Wyoming's Hole in the Wall

by: Beau Johnston
The view from Hole in the Wall

I love winter, but I must say this winter has been rough on us.  We consider ourselves active and love being outside, but after moving to Wyoming we just haven't been ourselves.  Moving away from our close friends has been hard, and trying to find new people during the middle of winter has been even harder.  Thankfully April has arrived and the weather has been warming up, although as I write this Casper is buried under 12+ inches of snow.  We had a severe case of 'Cabin Fever' and needed to get out, and we were not the only ones.  We met up with a local couple, Tyler and Michelle, and our friend Teaaron drove down from Sheridan to meet up with us.

Tyler suggested we take the back way into Hole in the Wall, so we met up in Casper Saturday morning and headed west on Highway 20/26.  We then took County Road (CR) 125 (which turns into CR 110), heading north to CR 105, and then followed CR 105 to the trail head.  The drive out was great, with plenty of pronghorn to watch and great vistas to admire.  The only snag we ran into was on CR 105 when we were about to cross the second gate.  While the sign at the first gate, and the BLM website, said we would be crossing several gates on our way to the trail head, there was a large orange 'No Trespassing on Deeded Land' sign posted at the second gate.  Fearing we had taken a wrong turn, we consulted the atlas and the map DeLorme Earthmate app on our phone.  We determined we were in fact on the correct road and the sign was probably just asking people to not venture off of the road.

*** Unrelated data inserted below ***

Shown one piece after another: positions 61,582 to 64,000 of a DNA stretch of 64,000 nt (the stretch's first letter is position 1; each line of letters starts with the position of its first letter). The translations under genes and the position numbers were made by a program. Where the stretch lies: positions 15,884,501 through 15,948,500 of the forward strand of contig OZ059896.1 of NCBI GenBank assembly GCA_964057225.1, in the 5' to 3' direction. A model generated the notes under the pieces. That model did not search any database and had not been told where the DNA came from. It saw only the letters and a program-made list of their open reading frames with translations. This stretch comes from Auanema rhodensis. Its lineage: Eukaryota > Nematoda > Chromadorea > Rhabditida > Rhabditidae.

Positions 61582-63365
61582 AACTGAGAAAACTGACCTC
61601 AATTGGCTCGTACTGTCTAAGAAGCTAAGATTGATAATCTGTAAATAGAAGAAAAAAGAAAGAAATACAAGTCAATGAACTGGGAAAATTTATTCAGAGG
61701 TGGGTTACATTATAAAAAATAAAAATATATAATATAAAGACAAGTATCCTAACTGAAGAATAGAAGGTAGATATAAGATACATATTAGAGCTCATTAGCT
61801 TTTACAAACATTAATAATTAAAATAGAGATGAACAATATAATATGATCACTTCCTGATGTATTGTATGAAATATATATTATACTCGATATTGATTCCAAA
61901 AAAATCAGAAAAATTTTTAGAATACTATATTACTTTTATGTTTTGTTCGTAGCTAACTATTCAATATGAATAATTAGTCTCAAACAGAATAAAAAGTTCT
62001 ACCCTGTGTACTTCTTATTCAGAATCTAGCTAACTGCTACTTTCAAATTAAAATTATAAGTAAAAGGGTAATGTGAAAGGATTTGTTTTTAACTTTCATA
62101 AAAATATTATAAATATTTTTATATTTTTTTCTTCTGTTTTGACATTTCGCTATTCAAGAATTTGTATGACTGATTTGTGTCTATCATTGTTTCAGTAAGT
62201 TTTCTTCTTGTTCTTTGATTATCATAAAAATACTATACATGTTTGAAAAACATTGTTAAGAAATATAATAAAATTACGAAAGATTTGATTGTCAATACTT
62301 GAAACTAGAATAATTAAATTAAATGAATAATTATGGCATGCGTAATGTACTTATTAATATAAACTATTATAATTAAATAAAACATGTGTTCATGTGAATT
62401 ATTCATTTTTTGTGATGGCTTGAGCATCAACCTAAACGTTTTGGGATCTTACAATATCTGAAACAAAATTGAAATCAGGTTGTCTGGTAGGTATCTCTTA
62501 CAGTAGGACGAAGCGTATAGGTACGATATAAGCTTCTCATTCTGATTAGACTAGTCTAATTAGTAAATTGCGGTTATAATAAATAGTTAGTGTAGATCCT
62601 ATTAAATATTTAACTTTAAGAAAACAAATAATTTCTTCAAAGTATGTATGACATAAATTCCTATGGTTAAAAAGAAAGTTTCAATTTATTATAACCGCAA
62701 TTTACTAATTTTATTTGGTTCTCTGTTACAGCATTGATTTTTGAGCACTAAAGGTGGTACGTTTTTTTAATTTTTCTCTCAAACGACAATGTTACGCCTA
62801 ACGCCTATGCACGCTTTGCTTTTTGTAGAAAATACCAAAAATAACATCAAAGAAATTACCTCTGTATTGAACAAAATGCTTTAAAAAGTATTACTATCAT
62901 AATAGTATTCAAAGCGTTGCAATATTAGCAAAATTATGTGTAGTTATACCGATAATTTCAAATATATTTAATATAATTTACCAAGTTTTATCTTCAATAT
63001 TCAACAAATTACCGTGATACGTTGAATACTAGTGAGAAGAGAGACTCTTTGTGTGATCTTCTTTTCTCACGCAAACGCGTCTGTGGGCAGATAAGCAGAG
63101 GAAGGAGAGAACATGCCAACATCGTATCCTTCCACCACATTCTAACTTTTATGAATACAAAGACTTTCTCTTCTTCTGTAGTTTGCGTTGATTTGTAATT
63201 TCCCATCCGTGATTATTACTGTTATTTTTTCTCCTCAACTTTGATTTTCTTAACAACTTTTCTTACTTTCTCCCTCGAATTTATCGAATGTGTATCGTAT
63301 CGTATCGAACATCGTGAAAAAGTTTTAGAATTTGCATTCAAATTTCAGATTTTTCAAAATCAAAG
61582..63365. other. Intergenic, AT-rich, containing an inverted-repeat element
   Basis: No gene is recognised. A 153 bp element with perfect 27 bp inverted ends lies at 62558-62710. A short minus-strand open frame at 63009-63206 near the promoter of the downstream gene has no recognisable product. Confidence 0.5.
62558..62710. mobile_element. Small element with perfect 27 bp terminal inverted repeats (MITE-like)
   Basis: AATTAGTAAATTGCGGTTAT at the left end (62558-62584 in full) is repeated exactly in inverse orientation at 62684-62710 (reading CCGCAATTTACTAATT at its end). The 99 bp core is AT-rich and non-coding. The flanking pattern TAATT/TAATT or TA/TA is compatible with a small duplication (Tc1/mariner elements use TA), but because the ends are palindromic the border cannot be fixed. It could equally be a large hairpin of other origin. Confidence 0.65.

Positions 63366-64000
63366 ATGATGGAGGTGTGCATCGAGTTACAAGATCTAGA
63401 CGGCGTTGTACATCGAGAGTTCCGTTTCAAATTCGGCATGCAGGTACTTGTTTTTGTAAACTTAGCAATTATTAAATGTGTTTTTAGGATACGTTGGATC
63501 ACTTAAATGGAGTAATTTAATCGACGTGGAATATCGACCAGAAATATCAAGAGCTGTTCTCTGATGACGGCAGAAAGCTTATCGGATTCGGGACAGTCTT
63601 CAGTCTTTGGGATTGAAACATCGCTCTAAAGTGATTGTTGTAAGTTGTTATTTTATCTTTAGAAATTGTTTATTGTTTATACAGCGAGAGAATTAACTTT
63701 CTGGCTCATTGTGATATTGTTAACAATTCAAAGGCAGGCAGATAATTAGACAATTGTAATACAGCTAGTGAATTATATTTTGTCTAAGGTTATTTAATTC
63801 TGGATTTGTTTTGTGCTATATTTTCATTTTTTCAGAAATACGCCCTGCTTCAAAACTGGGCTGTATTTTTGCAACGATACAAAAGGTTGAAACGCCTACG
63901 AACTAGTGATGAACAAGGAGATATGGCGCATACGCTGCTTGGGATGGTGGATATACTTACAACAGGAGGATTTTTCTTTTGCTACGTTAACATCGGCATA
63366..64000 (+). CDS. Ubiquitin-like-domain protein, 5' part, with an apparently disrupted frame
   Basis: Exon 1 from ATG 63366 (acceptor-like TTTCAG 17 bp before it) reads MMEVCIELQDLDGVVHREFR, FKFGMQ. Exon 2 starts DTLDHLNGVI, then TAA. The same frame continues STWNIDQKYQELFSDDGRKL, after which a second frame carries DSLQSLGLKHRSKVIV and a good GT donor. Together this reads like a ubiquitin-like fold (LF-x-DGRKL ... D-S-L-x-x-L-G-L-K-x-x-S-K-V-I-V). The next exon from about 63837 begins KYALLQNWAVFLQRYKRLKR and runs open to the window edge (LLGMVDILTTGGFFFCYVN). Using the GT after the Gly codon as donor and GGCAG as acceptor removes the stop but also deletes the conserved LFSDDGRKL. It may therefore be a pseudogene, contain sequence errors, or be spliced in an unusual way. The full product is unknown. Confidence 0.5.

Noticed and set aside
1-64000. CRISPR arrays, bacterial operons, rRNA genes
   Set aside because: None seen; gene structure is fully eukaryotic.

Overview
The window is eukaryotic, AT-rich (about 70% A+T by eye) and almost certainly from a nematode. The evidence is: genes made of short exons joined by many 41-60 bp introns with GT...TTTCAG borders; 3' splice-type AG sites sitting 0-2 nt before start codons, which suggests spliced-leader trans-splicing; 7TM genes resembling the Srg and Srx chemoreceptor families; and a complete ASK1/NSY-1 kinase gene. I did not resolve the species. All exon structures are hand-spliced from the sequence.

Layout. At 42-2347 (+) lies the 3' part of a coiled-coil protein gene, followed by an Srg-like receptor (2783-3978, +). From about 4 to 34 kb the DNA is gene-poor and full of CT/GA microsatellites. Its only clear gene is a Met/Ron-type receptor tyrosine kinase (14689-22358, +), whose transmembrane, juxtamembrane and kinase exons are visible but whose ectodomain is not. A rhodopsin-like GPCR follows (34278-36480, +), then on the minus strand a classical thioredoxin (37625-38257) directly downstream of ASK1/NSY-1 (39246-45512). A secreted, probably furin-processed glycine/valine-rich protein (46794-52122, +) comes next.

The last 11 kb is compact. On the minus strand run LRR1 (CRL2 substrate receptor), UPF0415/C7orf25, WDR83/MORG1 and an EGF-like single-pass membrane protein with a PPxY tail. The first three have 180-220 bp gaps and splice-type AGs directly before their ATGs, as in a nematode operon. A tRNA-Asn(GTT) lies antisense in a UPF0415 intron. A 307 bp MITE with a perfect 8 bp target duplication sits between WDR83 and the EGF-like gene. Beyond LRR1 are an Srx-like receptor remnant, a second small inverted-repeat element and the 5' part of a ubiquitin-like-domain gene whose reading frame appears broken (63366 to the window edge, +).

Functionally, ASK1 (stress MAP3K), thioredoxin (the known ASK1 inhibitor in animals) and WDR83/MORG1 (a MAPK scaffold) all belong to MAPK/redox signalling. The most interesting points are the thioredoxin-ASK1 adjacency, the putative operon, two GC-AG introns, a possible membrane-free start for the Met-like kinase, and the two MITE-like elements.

Our route to Hole in the Wall

Teaaron, Tyler, and Michelle enjoying the hike in

I must admit, I should have read the BLM website more thoroughly before we went.  I would have known the Hole in the Wall, was not actually a 'hole' in the wall but "is a gap in the Red Wall that, legend has it, was used secretly by outlaws to move horses and cattle from the area."*  Teaaron and I hiked to the top looking for a hole in the wall.  Even though we didn't quite know what we were looking for, we were still rewarded with some outstanding views of the sandstone cliff and Buffalo Creek below.

Entering into the Hole in the Wall area

Teaaron ahead of me on the hike to the top

I must also admit that I was not prepared for the 2.5 mile hike in.  My knees were shot after climbing to the top of Hole in the Wall, and it made for slow hike out.  I am, however, already making plans to go back.  The views from the top are just too good not to enjoy again and again.  The location would be perfect for a sunset time-lapse...

A huge 'Thank You' goes to Tyler and Michelle for organizing the trip and leading us on the weekend's adventure!  I don't know if it is the isolation or the long winters, but you can tell Wyomingites have recognized the importance of community and friendship.  We are always taken back by the friendly people here who welcome newcomers in with open arms.  This weekend was no different, and was another reason we are happy to call Wyoming home!

*Source: http://www.blm.gov/wy/st/en/field_offices/Buffalo/recreation/holeinwall.html